Trade Credits and Bank Credits in International Trade: Substitutes or Complements?
AbstractTrade credits are an important financing tool for internationally active firms. This is surprising, as trade credits are generally more expensive than bank credits and thus a costly substitute for bank financing. In this paper, we investigate the relation between trade credits and bank credits for exporting firms. We develop a theoretical model and show that trade credits convey a quality signal which reduces the risk of the transaction and may thus facilitate obtaining additional bank credits. Thus, for exporters who are not able to obtain bank credits in the first place, trade credits and bank credits are complements. Using panel data on German manufacturing firms, we provide supportive evidence for our theoretical predictions. For financially unconstrained firms, trade credits and bank credits are substitutes. For financially constrained exporters, instead, trade credits have a significantly positive effect on the availability of bank credits.
Download InfoIf you experience problems downloading a file, check if you have the proper application to view it first. In case of further problems read the IDEAS help page. Note that these files are not on the IDEAS site. Please be patient as the files may be large.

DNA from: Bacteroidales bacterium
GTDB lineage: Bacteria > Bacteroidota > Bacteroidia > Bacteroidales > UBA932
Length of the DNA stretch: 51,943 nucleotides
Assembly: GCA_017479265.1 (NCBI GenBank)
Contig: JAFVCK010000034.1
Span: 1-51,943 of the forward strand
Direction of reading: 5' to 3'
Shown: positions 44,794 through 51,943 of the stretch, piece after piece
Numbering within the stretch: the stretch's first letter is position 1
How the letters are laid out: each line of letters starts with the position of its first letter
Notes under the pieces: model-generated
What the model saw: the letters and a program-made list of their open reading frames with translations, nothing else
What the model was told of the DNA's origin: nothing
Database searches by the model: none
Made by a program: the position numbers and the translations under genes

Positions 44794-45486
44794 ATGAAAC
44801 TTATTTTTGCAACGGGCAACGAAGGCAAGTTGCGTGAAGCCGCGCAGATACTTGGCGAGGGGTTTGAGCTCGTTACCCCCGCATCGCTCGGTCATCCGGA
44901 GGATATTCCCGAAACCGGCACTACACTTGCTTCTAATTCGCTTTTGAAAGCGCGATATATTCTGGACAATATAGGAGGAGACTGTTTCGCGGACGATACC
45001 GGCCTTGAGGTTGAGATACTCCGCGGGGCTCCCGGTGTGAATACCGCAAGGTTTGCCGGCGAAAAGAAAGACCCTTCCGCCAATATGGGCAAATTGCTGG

Bibliographic InfoPaper provided by Bavarian Graduate Program in Economics (BGPE) in its series Working Papers with number 108.
Length: 38 pages
Date of creation: Oct 2011
Date of revision:
Trade Credits; Bank Credits; International Trade; Financial Constraints;
Find related papers by JEL classification:
- F10 - International Economics - - Trade - - - General
- G30 - Financial Economics - - Corporate Finance and Governance - - - General
You can help add them by filling out this form.
reading list or among the top items on IDEAS.Access and download statisticsgeneral information about how to correct material in RePEc.
For technical questions regarding this item, or to correct its authors, title, abstract, bibliographic or download information, contact: (Kamila Cygan-Rehm).
If you have authored this item and are not yet registered with RePEc, we encourage you to do it here. This allows to link your profile to this item. It also allows you to accept potential citations to this item that we are uncertain about.
If references are entirely missing, you can add them using this form.
If the full references list an item that is present in RePEc, but the system did not link to it, you can help with this form.
If you know of missing items citing this one, you can help us creating those links by adding the relevant references in the same way as above, for each refering item. If you are a registered author of this item, you may also want to check the "citations" tab in your profile, as there may be some citations waiting for confirmation.
Please note that corrections may take a couple of weeks to filter through the various RePEc services.